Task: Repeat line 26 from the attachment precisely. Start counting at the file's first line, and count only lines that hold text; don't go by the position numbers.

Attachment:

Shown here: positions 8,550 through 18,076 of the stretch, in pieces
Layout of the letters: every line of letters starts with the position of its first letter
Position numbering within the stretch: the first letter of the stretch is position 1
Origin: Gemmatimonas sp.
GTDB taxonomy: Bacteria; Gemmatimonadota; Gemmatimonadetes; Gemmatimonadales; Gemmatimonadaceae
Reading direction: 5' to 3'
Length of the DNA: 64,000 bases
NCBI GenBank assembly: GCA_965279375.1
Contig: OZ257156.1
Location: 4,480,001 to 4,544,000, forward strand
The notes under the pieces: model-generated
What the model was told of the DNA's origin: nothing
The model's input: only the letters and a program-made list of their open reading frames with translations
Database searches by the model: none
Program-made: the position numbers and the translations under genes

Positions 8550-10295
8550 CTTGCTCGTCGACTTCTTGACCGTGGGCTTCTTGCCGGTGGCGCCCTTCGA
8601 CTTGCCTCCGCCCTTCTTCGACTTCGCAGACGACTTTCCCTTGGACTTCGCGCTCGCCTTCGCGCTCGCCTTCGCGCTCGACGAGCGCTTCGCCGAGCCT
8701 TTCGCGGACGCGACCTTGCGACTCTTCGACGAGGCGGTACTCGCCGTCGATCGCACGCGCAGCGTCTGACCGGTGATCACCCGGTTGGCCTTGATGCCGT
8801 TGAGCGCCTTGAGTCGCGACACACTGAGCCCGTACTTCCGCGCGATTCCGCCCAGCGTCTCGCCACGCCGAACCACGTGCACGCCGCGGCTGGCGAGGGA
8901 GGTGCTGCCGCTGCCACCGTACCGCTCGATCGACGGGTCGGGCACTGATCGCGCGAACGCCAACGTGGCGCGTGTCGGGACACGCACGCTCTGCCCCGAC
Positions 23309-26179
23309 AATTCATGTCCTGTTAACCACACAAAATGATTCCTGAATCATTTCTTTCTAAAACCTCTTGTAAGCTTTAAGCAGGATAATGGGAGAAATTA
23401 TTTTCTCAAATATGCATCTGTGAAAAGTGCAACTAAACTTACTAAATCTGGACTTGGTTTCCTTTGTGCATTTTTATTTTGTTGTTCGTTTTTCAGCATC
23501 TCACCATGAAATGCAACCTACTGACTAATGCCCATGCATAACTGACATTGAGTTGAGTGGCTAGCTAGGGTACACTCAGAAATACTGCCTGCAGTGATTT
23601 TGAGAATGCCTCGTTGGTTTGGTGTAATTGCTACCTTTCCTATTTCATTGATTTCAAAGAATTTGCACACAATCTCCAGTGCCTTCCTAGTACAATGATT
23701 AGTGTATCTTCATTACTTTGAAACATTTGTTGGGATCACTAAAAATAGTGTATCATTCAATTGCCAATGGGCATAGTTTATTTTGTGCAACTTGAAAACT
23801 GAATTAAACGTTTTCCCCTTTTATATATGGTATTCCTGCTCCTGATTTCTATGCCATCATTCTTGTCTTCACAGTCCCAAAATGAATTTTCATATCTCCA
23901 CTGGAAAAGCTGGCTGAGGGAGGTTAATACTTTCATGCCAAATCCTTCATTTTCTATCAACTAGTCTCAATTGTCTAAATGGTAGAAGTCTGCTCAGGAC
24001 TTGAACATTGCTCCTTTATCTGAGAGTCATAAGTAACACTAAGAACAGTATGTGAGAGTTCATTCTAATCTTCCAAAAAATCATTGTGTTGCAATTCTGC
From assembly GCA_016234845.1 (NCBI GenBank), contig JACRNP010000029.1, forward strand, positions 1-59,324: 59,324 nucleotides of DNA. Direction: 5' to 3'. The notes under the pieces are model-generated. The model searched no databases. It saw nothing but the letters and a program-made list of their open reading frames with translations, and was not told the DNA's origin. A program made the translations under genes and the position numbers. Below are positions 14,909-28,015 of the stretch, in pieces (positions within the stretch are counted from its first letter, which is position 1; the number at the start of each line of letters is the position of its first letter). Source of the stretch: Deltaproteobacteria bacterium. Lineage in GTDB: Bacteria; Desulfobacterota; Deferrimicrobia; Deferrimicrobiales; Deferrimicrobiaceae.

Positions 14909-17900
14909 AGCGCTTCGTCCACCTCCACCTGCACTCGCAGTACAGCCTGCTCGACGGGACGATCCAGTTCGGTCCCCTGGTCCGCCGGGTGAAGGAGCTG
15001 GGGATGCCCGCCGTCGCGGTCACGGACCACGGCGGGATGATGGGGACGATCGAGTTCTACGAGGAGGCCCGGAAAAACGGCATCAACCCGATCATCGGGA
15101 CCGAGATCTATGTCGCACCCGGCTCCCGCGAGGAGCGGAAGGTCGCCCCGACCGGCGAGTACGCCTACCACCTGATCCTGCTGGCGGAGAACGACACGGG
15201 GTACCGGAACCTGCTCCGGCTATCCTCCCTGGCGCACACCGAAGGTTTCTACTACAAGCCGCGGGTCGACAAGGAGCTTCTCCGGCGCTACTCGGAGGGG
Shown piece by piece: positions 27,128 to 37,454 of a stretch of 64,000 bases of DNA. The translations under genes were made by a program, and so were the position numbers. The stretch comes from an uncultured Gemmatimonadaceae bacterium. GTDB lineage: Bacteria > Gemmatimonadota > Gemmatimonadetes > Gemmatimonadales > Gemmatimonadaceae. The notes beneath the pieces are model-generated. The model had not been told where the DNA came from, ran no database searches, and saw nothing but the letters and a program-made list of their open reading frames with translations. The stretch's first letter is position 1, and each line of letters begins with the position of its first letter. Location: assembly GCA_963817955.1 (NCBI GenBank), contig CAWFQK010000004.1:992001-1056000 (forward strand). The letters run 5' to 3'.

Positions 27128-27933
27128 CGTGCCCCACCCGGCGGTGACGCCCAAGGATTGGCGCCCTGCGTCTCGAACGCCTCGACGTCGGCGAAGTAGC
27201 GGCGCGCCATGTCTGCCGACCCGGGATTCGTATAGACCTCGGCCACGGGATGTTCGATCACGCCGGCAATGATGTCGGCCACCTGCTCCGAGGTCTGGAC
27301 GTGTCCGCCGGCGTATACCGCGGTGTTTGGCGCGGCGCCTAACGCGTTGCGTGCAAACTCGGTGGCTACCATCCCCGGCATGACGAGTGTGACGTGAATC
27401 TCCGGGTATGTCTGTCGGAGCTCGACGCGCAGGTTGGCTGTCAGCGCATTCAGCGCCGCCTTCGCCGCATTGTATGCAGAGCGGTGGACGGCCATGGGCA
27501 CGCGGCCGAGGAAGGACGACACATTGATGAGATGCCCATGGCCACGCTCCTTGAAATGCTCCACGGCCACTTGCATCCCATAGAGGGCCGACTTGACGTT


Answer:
23601 TGAGAATGCCTCGTTGGTTTGGTGTAATTGCTACCTTTCCTATTTCATTGATTTCAAAGAATTTGCACACAATCTCCAGTGCCTTCCTAGTACAATGATT